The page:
Pumping for the Working Mom - West Texas Rehab

Pumping for the Working Mom

pumping for the working mom

Pumping for the Working Mom

By: Anna Nguyen, M.S., CCC-SLP, CLC

Speech-Language Pathologist, Certified Lactation Counselor

Maternity leave coming to an end can trigger a lot of feelings: sadness to leave your baby, excitement to be back at your job, or anxiety about pumping. If you have been breastfeeding your baby for the last few weeks or months, you know the benefits of breastfeeding are worth the effort. Going back to work may mean you have to pump more than you previously did. Maybe you are an exclusive pumper who is used to pumping in the comfort of your home and have not had to worry about milk storage outside of the house. Either way, pumping and working can be a tricky transition.

A general rule of thumb for pumping when separated from your baby is to pump as often as your baby would eat. For a baby around 12 weeks old, that typically means you would need to pump 3 times during your 8:00-5:00 day. It can be easy to worry about supply, saving up, or having enough but all you need is enough for the next day’s bottles. A sample schedule may look like this:

7am: breastfeed baby at home

9/9:30am: pump

12/12:30pm: pump

3/3:30pm: pump

5/5:30pm: breastfeed

**This schedule is only a sample and may look different depending on the needs of you or your baby.

Breastmilk is safe to keep in a closed container in the work fridge. However, some parents prefer to keep their breastmilk in a more personal location or do not have access to a fridge. Other options can include a cooler bag with an ice pack or specially designed thermoses for breastmilk. Be aware that adding warm breastmilk to either a cooler with an ice pack or a thermos may change the temperature of the container as milk comes out at body temperature.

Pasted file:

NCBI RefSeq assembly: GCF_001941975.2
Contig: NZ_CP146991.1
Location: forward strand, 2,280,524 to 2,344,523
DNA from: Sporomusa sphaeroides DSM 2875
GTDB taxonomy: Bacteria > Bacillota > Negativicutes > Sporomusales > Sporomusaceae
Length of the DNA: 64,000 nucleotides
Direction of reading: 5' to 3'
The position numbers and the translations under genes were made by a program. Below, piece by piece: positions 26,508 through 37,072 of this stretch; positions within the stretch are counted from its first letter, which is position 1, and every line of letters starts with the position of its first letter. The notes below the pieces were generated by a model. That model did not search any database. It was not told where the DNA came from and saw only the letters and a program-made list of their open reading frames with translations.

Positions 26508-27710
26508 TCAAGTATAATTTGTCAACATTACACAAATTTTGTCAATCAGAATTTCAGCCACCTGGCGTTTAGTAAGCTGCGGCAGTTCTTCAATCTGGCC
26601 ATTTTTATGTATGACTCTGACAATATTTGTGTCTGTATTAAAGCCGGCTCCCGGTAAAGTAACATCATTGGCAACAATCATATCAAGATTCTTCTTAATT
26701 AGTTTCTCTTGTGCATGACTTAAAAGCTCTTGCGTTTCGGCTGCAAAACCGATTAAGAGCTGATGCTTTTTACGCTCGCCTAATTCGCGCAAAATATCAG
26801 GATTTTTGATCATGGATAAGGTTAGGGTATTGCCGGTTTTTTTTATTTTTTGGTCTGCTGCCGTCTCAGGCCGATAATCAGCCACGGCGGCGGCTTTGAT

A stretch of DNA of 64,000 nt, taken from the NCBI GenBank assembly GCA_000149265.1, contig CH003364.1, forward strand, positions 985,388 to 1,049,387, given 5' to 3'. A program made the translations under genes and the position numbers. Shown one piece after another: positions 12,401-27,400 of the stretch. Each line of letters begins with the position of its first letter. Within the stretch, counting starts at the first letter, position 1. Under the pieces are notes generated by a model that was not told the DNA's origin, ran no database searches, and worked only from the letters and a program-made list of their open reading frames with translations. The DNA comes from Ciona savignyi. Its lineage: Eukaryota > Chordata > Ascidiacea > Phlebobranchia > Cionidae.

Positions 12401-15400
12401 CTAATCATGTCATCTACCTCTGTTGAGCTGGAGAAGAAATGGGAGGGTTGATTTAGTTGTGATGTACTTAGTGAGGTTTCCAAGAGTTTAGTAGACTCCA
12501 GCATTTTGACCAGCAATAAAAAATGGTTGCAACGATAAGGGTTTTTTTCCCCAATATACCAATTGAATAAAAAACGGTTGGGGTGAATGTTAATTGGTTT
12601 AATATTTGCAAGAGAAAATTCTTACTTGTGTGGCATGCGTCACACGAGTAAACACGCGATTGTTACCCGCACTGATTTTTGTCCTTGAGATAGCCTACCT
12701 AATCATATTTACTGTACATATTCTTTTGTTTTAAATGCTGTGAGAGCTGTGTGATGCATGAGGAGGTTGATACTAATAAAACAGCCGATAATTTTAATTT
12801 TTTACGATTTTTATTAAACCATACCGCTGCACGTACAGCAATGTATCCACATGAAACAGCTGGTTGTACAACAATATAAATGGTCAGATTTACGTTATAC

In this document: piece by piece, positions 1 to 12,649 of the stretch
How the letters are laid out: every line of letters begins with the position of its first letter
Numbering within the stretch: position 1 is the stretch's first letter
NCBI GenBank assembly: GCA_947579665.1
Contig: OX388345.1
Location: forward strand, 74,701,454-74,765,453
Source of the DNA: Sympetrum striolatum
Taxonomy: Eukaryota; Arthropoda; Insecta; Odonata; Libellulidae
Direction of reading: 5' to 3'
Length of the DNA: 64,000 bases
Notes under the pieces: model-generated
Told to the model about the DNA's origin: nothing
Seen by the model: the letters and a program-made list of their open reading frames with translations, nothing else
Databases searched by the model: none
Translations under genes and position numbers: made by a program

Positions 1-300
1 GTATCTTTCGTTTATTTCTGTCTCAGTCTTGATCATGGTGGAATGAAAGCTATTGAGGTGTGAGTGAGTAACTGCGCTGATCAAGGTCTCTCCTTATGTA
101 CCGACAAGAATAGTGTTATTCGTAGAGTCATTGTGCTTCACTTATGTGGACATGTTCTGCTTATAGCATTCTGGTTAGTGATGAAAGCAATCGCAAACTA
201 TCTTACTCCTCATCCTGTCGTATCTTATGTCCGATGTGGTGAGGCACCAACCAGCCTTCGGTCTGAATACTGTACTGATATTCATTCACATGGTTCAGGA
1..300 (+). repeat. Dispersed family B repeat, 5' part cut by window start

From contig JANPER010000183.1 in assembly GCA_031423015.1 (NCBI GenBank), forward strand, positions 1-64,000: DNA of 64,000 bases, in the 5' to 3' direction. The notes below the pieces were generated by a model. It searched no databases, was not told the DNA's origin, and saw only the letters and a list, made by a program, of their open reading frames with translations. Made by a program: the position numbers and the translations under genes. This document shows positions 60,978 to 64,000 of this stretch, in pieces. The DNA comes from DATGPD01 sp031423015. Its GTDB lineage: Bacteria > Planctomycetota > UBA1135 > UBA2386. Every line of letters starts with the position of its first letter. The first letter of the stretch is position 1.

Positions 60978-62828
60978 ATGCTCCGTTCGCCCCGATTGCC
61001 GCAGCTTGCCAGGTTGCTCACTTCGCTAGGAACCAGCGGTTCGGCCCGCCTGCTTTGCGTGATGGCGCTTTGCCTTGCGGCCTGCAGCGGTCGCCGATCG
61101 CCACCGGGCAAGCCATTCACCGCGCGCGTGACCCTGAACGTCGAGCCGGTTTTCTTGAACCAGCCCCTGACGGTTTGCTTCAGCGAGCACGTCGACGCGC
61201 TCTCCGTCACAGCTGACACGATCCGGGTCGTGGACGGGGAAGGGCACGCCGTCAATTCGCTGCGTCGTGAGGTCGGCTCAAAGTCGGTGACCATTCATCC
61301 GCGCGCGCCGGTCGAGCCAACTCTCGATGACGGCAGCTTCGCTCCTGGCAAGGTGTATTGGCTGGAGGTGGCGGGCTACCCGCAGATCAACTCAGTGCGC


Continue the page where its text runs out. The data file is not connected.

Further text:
According to the Centers for Disease Control and Prevention (CDC), freshly pumped breastmilk is safe to stay at room temperature for a maximum of 4 hours, can stay in the fridge for up to 4 days, and in the freezer for up to 6 months for best retention of nutrients and 12 months for adequate retention of nutrients. Previously frozen breastmilk should be used within 1-2 hours of it being thawed, up to 24 hours in the fridge, and should NEVER be refrozen after it has been completely thawed. Once a bottle of milk has been given to a baby, the milk should be consumed within 2 hours or less due to bacterial growth that takes place when the milk touches saliva.

Breast pumps are not as efficient at removing milk as a baby and some mothers find difficulty with supply or achieving a letdown when pumping or when separated from their baby. Finding a quiet place at work away from your work to allow yourself to relax, looking at pictures or videos of your baby, or even bringing some of your baby’s clothes or blankets to smell while pumping can help with the hormonal production needed to achieve a letdown.

If you find yourself needing a more personalized schedule for pumping at work, exclusively pumping, or combination feeding your baby, contact me for an evaluation.

Anna Nguyen, M.S., CCC-SLP, CLC

Speech-Language Pathologist, Certified Lactation Counselor